Is there enough news produced by and for your community? How might you know?

That question is increasing in both importance and difficulty, as traditional news sources falter or transform and new sources of information reshape the public’s behavior.

During this time of large and uneven change in how much and what type of news is produced in each community, scholars are exploring a new method of measuring activity in a local news “ecosystem” to see whether the available information meets a community’s needs. This kind of ecosystem analysis can help newsrooms to identify gaps in coverage and underserved communities.

This kind of ecosystem analysis can help newsrooms to identify gaps in coverage and underserved communities.

The new method developed by scholars Philip M. Napoli, Sarah Stonbely, Kathleen McCollough and Bryce Renninger, forthcoming in the academic journal Journalism Practice, provides a systematic way to examine the vibrancy of a news ecosystem, and could offer key strategic insights to newsrooms.

Napoli, a professor of journalism and media studies at Rutgers University, and his co-authors break up the task of assessing the vibrancy of a local news environment into three steps:

  • Infrastructure. To understand the news infrastructure, one needs to identify journalism sources serving a community. This involves cataloguing the easy-to-find sources of news, such as local newspapers and television news stations, and then adding to the list by searching the internet for other sources of information, such as local blogs or hyperlocal news outlets. The authors also recommend conducting interviews with community members well-versed in local affairs to identify additional news sources. Finally, Napoli and his team recommend looking at whether the media sources are available via social media sites such as Facebook and Twitter.
  • Output. Output refers to how much news is being produced. For the available community news sources, Napoli and his co-authors count all of the stories that were posted on the homepage within a one-week period. Although they acknowledge that not all news sources are available online, the Rutgers and George Washington University team argue that using digital output is a sufficient proxy that makes the assessment of local news health more scalable.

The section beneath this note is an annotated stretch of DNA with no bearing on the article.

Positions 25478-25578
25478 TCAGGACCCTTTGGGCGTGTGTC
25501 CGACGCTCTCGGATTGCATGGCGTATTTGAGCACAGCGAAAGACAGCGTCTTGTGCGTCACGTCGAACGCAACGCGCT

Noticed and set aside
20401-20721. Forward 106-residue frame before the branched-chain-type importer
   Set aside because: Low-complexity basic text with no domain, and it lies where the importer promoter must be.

• Performance. Investigating news performance is the third step in examining the local information ecosystem. Taking inspiration from a 2012 Federal Communications Commission report, Napoli and his co-authors evaluate whether the news produced in the community contains information about eight different topics: (1) emergencies and risks, (2) health, (3) education, (4) transportation systems, (5) environment and planning, (6) economic development, (7) civic information, and (8) political life. Only coverage about the local community, as opposed to about national trends, is counted. Further, the research team records whether the reporting is original or aggregated from another source.

A “thriving” news ecosystem has a multitude of original local stories relative to its population size. Those with sparse reporting are considered information deserts, in need of additional resources.

A “thriving” news ecosystem has a multitude of original local stories relative to its population size.

Napoli and his colleagues show how the calculations work by evaluating three different New Jersey communities: Newark, New Brunswick and Morristown.

As the table below shows, Newark is the most populous of the three and has the lowest per capita income. In terms of infrastructure, output, and performance, however, Morristown has the strongest news ecosystem.

Morristown residents, compared to Newark and New Brunswick, have access to more sources, more stories, and more original reporting addressing one of the eight topics described earlier. The wealthier community, the research shows, also is the healthier news ecosystem.

Population Per capita income Infrastructure
Number of sources (per 10,000 capita)
Number of stories (per 10,000 capita, approx.)
Number of original stories addressing community needs (per 10,000 capita, approx.)
Newark 277,000 $13,009 0.58 10 1
New Brunswick 55,000 $16,395 2.36 80 10
Morristown 18,000 $37,573 6.11 200 50

American Press Institute

Although more details about the method and calculations are available in the full paper, this blog post is intended to give newsrooms a starting point for conducting this analysis. By doing the assessment, news organizations will be able to determine how well their community is being served. The information then can be used to strategize about how to position a newsroom in the market. Creative newsrooms could partner with local universities or high schools to make this evaluation more attainable.

Scholars and news organizations interested in continuing this line of research could collaborate for deeper analysis:

  • Newsrooms could conduct this analysis and then share the results publicly. If researchers amassed a significant database of different communities, it would enable analysis of what types of communities tend to be information deserts — and that could provide a roadmap for intervening.
  • Research could analyze relationships among infrastructure, output, and performance metrics to identify examples of outliers. Are there communities that have little infrastructure and output, but are doing well on performance, for instance.
  • Scholars could evaluate how well the online news environment serves as a proxy for the health of the news ecosystem. This would involve an in-depth analysis of a subset of communities, focusing on the offline news sources that are missed when looking only online.


Philip M. Napoli, Sarah Stonbely, Kathleen McCollough, and Bryce Renninger. (2016). Local Journalism and the Information Needs of Local Communities. Journalism Practice. doi: 10.1080/17512786.2016.1146625

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